5. Listen to and record life stories. As someone approaches the end of life, they usually want to reflect back on their life. They also may worry about leaving a legacy. Ask your loved one to tell you stories about their life, and write them down. As you listen to memories, express to your loved one that they are fascinating and have lived a meaningful life.

6. Educate yourself about the physical signs of the end stage of life. A person’s body changes a lot before they die. You can read online about “end stages of life” or talk to a medical professional. As your loved one approaches death, it helps if you know what to expect and how to comfort your loved one physically. These are not things that indicate a medical crisis but are signs of the body shutting down as the person is dying.

7. Try to think of dying as the final stage of life. We aren’t made to live to 150 years. It’s always hard to lose someone, especially if they are young, but none of us live forever. Try to accept that your loved one is in the final stage of their life, and you can help them find comfort in this last stage. They are dying but their life isn’t over yet.

8. Appreciate your last moments with them. It’s difficult and frightening to be losing someone you love, but right now you still have the gift of days, weeks, or months with them. Try to appreciate that you still have some time left and make the most of this time. In these last days, you may have some long deep conversations with Grandma that you never had the opportunity to have before. Your friend might share a secret or express his honest feelings for you. Your family might change and grow closer.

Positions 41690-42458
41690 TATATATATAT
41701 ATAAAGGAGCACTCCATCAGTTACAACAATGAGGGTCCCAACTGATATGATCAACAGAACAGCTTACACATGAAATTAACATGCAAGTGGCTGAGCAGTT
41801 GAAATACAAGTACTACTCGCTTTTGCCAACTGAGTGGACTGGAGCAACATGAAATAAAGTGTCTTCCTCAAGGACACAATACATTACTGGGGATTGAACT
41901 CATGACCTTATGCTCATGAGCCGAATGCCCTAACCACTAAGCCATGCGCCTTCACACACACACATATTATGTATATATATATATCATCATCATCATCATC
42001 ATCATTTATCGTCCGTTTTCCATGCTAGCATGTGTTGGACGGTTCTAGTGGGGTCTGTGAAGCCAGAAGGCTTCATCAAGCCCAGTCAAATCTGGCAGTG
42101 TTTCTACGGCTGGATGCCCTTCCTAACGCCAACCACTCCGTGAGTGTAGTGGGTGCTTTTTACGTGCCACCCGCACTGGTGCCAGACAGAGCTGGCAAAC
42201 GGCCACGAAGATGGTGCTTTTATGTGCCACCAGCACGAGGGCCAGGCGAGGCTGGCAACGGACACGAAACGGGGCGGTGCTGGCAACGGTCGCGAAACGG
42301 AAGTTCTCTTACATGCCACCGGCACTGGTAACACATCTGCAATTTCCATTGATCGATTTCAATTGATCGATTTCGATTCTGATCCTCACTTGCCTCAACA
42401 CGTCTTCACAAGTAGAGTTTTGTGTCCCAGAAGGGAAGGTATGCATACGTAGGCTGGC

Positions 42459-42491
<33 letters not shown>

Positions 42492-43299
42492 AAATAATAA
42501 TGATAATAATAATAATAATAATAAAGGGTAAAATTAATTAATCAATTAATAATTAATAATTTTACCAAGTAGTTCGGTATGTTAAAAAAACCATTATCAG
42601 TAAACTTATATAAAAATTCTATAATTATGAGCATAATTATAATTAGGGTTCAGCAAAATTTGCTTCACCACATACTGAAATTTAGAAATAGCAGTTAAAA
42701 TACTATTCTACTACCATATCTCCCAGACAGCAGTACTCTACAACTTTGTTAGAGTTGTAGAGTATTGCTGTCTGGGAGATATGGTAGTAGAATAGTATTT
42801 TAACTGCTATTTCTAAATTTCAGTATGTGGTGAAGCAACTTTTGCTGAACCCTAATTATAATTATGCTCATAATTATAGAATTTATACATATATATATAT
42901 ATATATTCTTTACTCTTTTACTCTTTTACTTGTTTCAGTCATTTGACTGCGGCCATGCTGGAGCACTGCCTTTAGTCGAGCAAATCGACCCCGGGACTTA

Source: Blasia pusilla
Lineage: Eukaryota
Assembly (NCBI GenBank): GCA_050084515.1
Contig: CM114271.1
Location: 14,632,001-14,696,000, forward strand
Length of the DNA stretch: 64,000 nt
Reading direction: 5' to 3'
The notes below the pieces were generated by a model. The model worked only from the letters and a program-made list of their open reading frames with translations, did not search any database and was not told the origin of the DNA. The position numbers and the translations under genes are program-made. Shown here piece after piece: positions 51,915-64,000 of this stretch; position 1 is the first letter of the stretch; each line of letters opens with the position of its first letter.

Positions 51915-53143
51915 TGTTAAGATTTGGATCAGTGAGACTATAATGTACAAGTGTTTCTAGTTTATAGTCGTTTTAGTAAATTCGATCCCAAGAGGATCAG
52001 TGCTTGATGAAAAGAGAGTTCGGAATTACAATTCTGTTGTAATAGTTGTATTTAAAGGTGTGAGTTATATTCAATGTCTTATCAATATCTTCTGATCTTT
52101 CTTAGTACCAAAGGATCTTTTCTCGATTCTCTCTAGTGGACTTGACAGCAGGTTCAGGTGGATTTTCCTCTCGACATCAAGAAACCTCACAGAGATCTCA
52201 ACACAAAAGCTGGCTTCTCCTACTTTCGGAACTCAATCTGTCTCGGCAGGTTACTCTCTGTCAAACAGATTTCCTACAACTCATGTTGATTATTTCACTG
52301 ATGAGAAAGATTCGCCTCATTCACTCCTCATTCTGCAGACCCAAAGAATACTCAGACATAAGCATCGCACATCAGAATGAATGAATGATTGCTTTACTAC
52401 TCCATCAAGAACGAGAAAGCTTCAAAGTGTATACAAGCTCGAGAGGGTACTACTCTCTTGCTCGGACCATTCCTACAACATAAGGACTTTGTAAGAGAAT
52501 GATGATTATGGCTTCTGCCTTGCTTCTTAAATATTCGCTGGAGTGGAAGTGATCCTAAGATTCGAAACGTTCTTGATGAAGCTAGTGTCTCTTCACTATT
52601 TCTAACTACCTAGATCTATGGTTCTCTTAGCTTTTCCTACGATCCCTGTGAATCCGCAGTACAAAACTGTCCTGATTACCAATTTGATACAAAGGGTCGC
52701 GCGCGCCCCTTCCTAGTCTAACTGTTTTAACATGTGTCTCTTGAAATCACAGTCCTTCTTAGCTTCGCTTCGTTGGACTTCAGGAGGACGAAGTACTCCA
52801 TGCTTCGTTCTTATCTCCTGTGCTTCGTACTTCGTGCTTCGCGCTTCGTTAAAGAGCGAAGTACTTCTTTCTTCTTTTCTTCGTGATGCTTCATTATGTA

9. Give your loved one permission to die. Most of my hospice patients were ready to die, especially the elderly people. They were in pain, they were exhausted, and they felt like they had lived their lives and didn’t have anything more they needed to do. Tired of doctors, tests, and medical treatments, they were ready to pass away and not suffer anymore. However, many of them worried that their family would struggle after they died. Tell your loved one that they can die and that you and their family will be ok. Your loved one will likely be relieved to hear it. In hospice, we believe that in the end stages of life, people often choose when they are ready to leave us.

I know it’s incredibly hard to lose someone you love. I can relate, both personally and professionally. At the same time, it’s satisfying to be able to support someone in their last days. When your loved one passes away, you can know you did right by them until their last moments. Hopefully your last memories of your loved one are not simply of your grief and their pain, but of the last wish you fulfilled for them, the memories you recorded, and the way your family came together to support each other. Thought Catalog Logo Mark

Lynne Shayko is a master’s student in clinical mental health counseling at Kent State University.